3. How few would make an outward profession of religion, were there no gain connected with it: and yet, as one justly observes, Religion is rendered gainful, only by some external part of it. For this very reason, the external part of religion is always on the increase, and none can find fault with it, without raising storms and tempests; while the internal part wastes and decays, no man laying it to heart. Demetrius and his fellows would have made no stir for their worship, had not the apostles' preaching tended to discredit that by which they got their wealth. Most of the outcriej that have been made against all revivals of religion; revival, by which the church has been called back to its primitive principles and purity, have arisen out of self-interest. The cry of the church is in danger, has been echoed only by those who found their secular interest at stake; and knew that reformation must unmask them; and shew, that the slothful and wicked servants could no longer be permitted to live on the revenues of that church, which they disgraced by their lives, and corrupted by their false doctrines. He that ea(» the church's bread, should do the church's work: and he that will not work, should not be permitted to eat.


Paul retires to Macedonia, 1. He goes into Greece, where he tarries three months; and purposing to sail to Syria, he returns through Macedonia, 2, 3. Several persons accompany him into Asia, and then go before and tarry for him at Troas, 4, 5. Paul and Luke sail from Philippi, and in five days reach Troas, where they meet their brethren from Asia, and abide there seven days, 6. On the first day of the week, the disciples coming together to break bread, Paul preaching to them, and continuing his speech till midnight, a young man of the name of Eulychus, being in a deep sleep, fell from the third loft, and was killed, 7—9. Paul restores him to life, resumes his discourse, and continuing it till day-break, then departs, 10—12. Luke and his companions sail to Assos, whither Paul comes by land, 1 3. He embarks with them at Assos, comes to Milylcne, 14. Sails thence, and passes by Chios, arrives at Samos, tarries at Trogyttium, and comes to Miletus, 15. Purposing to get as soon as possible to Jerusalem, he sends from Miletus, and calls the elders of the church of Ephesus, to whom he preaches a most affecting sermon, gives them the most solemn exhortations, kneels down and prays with them, takes a very affecting leave of them, and sets sail for Casarea, in order to go to Jerusalem, 16—S8.

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NOTES ON CHAP. XX. Verse 1. After the uproar was ceased] The tumult excited by Demetrius apparently induceU Paul to leave Ephesus sooner than he had intended. He had written to the Corinthians, that he should leave that place after Pentecost, 1 Cor. xri. 8. but it is very probable that he left it sooner.

Verse 2. He came into Greece] Ei; ry/ 'EXXaJa, into Hellas, Greece properly so called, the regions between Thessaly and Propontis, and the country of Achaia. He did not, however, go there immediately: he passed through Macedonia, ver. 1. in which he informs us, 2 Cor. vii. 5, 6, 7. that he suffered much, both from believers and infidels: but was greatly comforted by the arrival of Titus, who gave him a very flattering account of the prosperous state of the church at Corinth. A short time after this, being still in •Macedonia, he sent Titus back to Corinth, 2 Cor. viii. 16,17. and sent by him the Second Epistle which he wrote to that church, as Theodoret and others suppose. Some time after, he visited Corinth himself, according to his promise, 1 Cor. r»i. 5. This was his third voyage to that city, 2 Cor. xii. 14. xiii. 1. What he did there at this time cannot be distinctly known; but, according to St. Augustin, he ordered every thing relative to the Holy Eucharist, and the proper manner in which it was to be received. See Calmet.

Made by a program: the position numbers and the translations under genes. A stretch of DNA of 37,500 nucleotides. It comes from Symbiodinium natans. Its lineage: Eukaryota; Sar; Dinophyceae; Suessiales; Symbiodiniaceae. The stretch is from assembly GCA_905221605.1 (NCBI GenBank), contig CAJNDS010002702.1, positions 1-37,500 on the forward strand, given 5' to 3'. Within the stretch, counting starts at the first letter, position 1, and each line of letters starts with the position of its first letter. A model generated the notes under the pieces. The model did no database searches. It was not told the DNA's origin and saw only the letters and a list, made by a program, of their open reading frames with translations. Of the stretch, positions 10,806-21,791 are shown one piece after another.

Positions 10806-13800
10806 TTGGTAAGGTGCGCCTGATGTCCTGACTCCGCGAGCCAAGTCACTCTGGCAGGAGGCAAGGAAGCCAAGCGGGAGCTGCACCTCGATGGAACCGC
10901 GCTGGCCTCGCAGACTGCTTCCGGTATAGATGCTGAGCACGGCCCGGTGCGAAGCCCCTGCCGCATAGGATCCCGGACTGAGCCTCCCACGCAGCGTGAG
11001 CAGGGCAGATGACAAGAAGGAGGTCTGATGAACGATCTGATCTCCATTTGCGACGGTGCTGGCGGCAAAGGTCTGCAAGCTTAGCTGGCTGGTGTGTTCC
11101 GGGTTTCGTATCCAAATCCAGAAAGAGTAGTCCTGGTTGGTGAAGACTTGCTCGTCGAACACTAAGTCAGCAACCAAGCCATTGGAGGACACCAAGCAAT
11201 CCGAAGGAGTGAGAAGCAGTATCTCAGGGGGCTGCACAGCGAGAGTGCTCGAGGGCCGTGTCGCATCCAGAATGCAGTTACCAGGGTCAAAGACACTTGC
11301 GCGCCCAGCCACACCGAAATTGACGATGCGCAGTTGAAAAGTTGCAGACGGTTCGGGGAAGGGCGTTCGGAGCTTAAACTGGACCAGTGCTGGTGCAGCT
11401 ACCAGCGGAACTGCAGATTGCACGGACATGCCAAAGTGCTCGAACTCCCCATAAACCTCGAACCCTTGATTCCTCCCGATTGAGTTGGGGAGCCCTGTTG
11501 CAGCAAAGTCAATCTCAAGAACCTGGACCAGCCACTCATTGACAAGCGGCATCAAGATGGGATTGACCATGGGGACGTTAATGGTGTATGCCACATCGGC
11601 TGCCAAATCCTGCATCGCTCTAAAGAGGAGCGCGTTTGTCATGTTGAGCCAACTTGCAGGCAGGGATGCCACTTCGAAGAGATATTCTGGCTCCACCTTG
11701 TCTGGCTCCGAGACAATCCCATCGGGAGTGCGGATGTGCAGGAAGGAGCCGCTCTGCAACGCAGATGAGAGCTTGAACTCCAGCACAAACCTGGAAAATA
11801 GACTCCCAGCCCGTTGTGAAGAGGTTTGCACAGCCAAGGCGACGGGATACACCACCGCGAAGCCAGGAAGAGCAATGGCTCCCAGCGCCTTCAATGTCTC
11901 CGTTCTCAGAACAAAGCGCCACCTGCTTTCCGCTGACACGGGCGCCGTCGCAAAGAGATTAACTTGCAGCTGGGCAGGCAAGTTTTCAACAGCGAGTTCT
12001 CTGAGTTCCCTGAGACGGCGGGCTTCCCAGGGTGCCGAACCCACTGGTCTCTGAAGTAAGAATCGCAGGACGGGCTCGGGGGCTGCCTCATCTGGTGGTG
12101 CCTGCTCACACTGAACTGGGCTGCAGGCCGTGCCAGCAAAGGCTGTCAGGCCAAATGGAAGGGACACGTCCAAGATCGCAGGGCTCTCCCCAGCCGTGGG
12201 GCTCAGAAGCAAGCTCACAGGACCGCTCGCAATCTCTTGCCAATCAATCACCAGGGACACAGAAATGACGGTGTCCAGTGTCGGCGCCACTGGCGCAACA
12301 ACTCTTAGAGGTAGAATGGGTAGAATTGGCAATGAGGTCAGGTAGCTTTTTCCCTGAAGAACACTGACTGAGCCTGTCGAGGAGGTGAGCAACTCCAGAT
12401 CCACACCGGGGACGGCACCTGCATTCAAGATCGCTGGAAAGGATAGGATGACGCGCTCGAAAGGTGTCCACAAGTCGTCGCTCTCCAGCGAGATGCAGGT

Verse 3. Abode three months] Partly, as we may suppose, at Corinth, at Athens, and in Achaia; from which place he is supposed to have sent his Epfrtle to the Romans, because he continued longer here than at any other place; and mentions several of the Corinthians in his salutations to the believers of Rome.

When the Jezss laid sail for him] Paul had determined to go by sea to Syria, and from thence to Jerusalem. This was the first object of his journey; and this was the readiest road he could take: but hearing that the Jews had laid wait for him, probably to attack his ship on the voyage, seize his person, sell him for a slave, and take the money which he was carrying to the poor saints at Jerusalem; he resolved to go as much of the journey as he conveniently could, by land. Therefore, he returned through Macedonia, and from thence to Troas, where he embarked to sail for Syria, ou his way

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3 And there abode three months. And b when the Jews laid wait for him, as he was about to sail into Syria, he purposed to return through Macedonia.

4 And there accompanied him into Asia, Sopater of Berea; and of the Theasalonians,

» Ch. 9. 23. & 23.12. & 13. 3. 2 Cor. 11. 26.

to Jerusalem. The whole of his journey is detailed in this and the fallowing chapter. See also the Map.

Verse 4. And there accompanied him] Rather, says Bp. Pearce, there followed him as far as to Asia; for they were not in his company till he set sail from Philippi, and came to them at Troas, in Asia, whither they had gone before, and where they tarried for him, ver. 5.